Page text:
Black Men Experiencing Prostate Cancer Receive Support from Men Moving Forward Through Froedtert & Medical College of Wisconsin

16-Week Program

One out of every six Black men in America will most likely be diagnosed with prostate cancer. According to health officials, it is unknown why so many Black men are the most affected by this disease. To find answers and hopefully stop this disease from being so frequent in the Black community, the study Men Moving Forward was created to help men who have had prostate cancer adopt healthier lifestyles.

Men Moving Forward is through Froedtert & Medical College of Wisconsin.

Melinda Stolley, PhD, associate director for Population Health at the Medical College of Wisconsin, is among leaders at the MCW Cancer Center (the research arm of the Froedtert & MCW Cancer Network) who are trying to reduce differences in how Black men survive cancer.

According to MCW, researchers already know some of the factors that lead to cancer disparities for Black men and the cause of more aggressive forms of cancer like stress, income, and lifestyle. Yet, other factors aren’t as clear, which is where Men Moving Forward comes into play.

Education Program

Men Moving Forward is a 16-week program aimed at educating Milwaukee Black men about the benefits of eating healthy and exercising regularly to prevent the cancer from coming back. The program will enroll Milwaukee-area men in phases over the next several years. It’s open to Black men who’ve finished prostate cancer treatment at least six months before joining the study or men who have slow-growing prostate cancer and are being checked regularly by their doctor. Men are interviewed and tested to measure strength and body composition before and after the program to see how well the study worked.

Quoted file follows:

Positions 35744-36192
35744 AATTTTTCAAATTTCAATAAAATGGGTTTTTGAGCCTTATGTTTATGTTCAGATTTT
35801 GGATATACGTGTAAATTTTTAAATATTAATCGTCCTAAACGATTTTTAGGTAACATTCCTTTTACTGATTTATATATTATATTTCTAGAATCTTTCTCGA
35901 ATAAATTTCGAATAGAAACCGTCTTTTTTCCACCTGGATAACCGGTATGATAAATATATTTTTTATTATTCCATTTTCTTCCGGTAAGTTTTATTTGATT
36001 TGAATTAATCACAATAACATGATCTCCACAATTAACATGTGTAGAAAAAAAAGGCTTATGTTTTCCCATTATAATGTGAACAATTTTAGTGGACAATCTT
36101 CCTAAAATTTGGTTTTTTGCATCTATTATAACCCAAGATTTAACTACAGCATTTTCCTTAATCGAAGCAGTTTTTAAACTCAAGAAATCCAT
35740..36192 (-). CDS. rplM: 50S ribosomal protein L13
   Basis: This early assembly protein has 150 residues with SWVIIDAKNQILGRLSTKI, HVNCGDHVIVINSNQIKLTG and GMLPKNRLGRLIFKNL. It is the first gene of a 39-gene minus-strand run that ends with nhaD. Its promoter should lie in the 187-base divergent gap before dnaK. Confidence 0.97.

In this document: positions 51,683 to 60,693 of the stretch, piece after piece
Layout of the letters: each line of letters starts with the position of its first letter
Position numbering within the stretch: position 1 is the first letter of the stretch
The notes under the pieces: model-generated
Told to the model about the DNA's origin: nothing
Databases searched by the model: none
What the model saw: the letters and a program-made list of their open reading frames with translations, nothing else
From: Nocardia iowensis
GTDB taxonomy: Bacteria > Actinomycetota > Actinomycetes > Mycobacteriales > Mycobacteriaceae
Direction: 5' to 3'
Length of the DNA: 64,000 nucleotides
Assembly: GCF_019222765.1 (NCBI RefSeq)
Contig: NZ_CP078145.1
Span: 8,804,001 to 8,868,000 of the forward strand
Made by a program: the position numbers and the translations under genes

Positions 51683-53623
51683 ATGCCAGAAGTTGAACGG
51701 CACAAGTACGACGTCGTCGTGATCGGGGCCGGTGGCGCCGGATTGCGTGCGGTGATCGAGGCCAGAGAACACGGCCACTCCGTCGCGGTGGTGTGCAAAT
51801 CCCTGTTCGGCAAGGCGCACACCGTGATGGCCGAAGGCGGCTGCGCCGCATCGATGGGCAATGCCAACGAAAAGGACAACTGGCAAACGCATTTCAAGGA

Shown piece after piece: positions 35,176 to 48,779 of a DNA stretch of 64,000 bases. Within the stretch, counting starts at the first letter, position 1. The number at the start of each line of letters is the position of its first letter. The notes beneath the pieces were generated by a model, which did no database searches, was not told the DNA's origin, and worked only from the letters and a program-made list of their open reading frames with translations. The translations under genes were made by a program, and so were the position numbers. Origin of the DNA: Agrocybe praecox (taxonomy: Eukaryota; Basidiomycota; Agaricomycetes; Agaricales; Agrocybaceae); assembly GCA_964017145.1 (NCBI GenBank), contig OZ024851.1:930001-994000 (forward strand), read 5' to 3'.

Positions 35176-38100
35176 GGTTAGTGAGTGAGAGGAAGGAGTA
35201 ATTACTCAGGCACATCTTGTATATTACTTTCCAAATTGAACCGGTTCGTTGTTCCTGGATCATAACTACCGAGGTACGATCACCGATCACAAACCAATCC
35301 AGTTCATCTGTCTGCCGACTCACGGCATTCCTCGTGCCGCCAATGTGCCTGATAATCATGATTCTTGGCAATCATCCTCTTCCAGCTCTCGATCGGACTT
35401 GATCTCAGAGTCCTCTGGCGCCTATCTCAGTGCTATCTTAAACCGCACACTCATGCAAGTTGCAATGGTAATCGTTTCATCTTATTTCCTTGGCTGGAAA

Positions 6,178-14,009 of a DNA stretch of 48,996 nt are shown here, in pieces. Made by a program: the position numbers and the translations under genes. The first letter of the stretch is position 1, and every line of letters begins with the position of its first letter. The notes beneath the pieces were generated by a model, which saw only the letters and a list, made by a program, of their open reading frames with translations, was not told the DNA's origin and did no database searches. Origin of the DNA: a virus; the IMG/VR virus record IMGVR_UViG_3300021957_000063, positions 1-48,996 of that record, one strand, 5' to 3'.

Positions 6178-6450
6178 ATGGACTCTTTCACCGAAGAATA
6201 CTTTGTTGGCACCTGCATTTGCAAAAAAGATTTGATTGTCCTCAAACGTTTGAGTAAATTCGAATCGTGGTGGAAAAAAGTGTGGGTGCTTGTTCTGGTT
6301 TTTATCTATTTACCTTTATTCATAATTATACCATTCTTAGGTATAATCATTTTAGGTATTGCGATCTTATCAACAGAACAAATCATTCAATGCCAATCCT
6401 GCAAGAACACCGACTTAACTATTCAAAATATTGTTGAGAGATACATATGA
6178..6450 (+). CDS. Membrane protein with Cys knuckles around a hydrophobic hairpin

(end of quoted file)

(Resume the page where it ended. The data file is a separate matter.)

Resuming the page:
The MCW team conducted nine focus groups in the Milwaukee area. The in-depth qualitative interviews shed light on individual experiences with cancer screening, knowledge of cancer disparities, and what participants think makes a healthy community. The groups consisted of cancer survivors and those who didn’t have cancer, along with one group that was only for men and focused on prostate cancer.

Men Moving Forward awareness event.
Men Moving Forward awareness event. (Picture by Medical College of Wisconsin)

Research Program Director Shannon Reed has been in his position for a few months being a connector between the research and the community. Reed wants people to realize how common this disease is but also that it’s preventative.

“It’s something that’s very common [but] when you have education around it, you have better chances to prevent it or stop it,” said Reed.

Reed is a health advocate and has been on his health journey for the last three to five years. He said the data collected from Men Moving Forward will help them create a path to spark change.

He said throughout the program, which is expected to continue in 2024, some men have gone from using canes and walkers to being able to walk on their own.

“Take the chance to check up on your health,” said Reed.

And those who come through the program receive a lifelong community of support.

“You’re never alone. There’s always someone who is concerned and can be of help,” he said.

Nyesha Stone founded Carvd N Stone in 2017 to cover positive news while attending the University of Wisconsin-Milwaukee. Stone has a B.A. in Journalism. She has raised over $30,000 to award grants and scholarships. She has also been featured in ESSENCE and worked with the American Black Film Festival.

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